I’m Nobody Who Are You? It is Better to be Nobody Than Somebody

Cover image featuring Emily Dickinson

All of Emily Dickinson’s poems start with a very powerful and impactful first line. This poem is no exception. A question that can make you question the poet. What does she mean that she is nobody; I’m Nobody who are you? How does Dickinson first say “I am” and then contradict it by saying “Nobody”? Here’s the poem, and its meaning.

I’m Nobody Who Are You

I’m nobody! Who are you?

Are you nobody, too?

Then there’s a pair of us — don’t tell!

They’d banish us, you know.

How dreary to be somebody!

How public, like a frog

To tell your name the livelong day

To an admiring bog!

The meaning of the poem 

Going with brevity as the poet is fond of, the pithy meaning of the poem is chasing fame, trying to get recognized by people, and doing things you don’t want to just so that you could have someone know your name is pointless. In fact, Dickinson says that a rather opposite life of being a “Nobody”, being someone who is conspicuous from the society around is actually a great thing. 

Being a “Nobody” is not used here as a derogatory term, rather the opposite. Also, the implied meaning of nobody is not someone with no existence. Here, “Nobody” means that one is not known to the people around him/her. The “Nobody” lives happily in a small world, away from the clamor of a place where everyone knows him/her. 

Being Nobody

I’m nobody! Who are you?

Are you nobody, too?

Then there’s a pair of us — don’t tell!

They’d banish us, you know.

Dickinson calls herself a nobody and then asks the readers who they are. This is a brilliant line because the question itself reveals the answer. The fact that she has to ask “who are you” shows that the person she is referring to is a nobody as well. 

Then she says that both the reader and the poet are nobody and she insists on keeping this a secret. This is because if other people know about this, about them being nobody, they will banish them. Here banish does not mean what the general definition of the word is. 

Here banish means that both of them will be removed from their current state of being unknown, enjoying the peace of not being in the middle of a racking. It is best to keep their presence hidden, far away from the prying eyes of others. But why does she not want to be a well-known figure? 

I'm nobody who are you poem by Emily Dickison
I’m Nobody, Who are You by Emily Dickinson

Frog croaks in a mud pit 

How dreary to be somebody!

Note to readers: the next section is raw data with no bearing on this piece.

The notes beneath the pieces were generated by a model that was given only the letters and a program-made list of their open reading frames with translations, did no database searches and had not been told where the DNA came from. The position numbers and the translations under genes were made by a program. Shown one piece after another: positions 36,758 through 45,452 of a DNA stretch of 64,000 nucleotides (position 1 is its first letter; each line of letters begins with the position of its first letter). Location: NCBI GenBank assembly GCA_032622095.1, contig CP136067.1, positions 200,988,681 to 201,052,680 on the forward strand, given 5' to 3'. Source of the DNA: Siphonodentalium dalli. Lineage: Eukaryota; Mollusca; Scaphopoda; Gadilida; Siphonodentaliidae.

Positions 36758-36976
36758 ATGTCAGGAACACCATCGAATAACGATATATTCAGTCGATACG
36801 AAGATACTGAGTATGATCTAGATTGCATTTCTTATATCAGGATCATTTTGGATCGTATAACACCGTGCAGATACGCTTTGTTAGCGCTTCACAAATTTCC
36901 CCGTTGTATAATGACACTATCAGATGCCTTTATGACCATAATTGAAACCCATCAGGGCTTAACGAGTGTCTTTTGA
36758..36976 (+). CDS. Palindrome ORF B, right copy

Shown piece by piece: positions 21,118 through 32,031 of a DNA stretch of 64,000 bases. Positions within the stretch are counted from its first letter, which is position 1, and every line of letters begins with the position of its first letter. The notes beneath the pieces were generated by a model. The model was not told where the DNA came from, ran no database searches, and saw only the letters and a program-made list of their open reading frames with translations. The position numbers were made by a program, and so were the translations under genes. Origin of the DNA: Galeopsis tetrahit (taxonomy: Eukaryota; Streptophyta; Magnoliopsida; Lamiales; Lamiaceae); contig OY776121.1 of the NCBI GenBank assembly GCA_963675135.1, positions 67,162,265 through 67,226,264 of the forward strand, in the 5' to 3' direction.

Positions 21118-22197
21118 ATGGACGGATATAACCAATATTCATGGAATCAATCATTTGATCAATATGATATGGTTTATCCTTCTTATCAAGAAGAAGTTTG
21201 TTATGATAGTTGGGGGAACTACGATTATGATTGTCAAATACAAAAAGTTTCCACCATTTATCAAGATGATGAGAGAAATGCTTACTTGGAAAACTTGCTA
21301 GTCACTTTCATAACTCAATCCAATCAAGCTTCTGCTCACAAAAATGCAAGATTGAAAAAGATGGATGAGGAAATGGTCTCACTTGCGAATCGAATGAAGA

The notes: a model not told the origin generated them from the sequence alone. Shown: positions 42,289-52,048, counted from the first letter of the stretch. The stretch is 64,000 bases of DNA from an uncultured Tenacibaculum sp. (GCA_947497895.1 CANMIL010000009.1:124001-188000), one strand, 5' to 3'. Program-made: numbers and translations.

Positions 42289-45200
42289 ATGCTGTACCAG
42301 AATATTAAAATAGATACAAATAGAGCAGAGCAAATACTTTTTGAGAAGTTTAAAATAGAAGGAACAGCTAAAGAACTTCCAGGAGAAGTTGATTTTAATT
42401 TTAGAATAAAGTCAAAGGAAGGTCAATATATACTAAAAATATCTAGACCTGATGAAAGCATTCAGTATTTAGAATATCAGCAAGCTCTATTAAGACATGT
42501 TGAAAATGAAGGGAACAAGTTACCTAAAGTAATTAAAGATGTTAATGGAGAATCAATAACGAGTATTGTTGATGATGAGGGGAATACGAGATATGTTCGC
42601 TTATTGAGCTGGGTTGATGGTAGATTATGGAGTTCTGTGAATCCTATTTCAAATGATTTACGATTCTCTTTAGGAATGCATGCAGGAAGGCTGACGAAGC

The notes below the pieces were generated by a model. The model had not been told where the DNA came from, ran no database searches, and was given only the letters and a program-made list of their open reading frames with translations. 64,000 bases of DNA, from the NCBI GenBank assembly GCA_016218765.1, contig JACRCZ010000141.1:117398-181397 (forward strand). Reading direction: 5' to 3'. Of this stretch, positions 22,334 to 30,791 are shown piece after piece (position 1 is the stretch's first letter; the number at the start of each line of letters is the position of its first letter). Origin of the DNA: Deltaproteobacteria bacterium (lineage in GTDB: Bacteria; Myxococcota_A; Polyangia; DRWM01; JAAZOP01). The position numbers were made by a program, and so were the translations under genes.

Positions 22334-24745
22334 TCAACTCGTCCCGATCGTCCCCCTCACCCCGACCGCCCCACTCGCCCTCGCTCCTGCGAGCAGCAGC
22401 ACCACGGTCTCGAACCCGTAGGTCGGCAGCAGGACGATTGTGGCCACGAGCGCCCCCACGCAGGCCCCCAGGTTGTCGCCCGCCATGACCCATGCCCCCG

How public, like a frog

To tell your name the livelong day

To an admiring bog!

Now we get to see why Dickinson did not want to be “somebody”. She labels it “dreary” to be a display property of the public, to be a thing rather than a being. She compares being famous to being like a frog. 

She says being famous is like saying your name, croaking all day long to an admiring bog. There is a huge piece of philosophy here that can be traced back to the times of Marcus Aurelius. 

The pursuit of fame is considered to be a fruitless endeavor, creating an illusion that it will make one happy, that your mind will be happy if someone else knows your name, and appreciates you. This is a wild goose chase since there is no such thing as that. 

To tell your name the livelong day, To an admiring bog! This means that all you have to do is the dreary task of calling your name out, letting others know what you are, and be riddled with this chore. And to whom? To a bog. A bog is a wet, muddy ground where the frogs live. And just to be famous, would you like spending all your days croaking in a mud pit?

Even Marcus Aurelius had said that why pursue fame? To live beyond your age? But the people who know you are ephemeral as well. They’ll die one day too and then soon, your fame will fade out. So why struggle and pursue fame while you miss out on a peaceful life.

In conclusion, do not associate fame with happiness. Others can be an influence on your happiness, making you smile or cry, but unless and until you are at inner peace, happy with yourself and your life, no amount of outward praise can make you happy. This concludes the article.

Why stop at one poem? Why not read more poems by Emily Dickinson? Here are some of her best poems that you should read:

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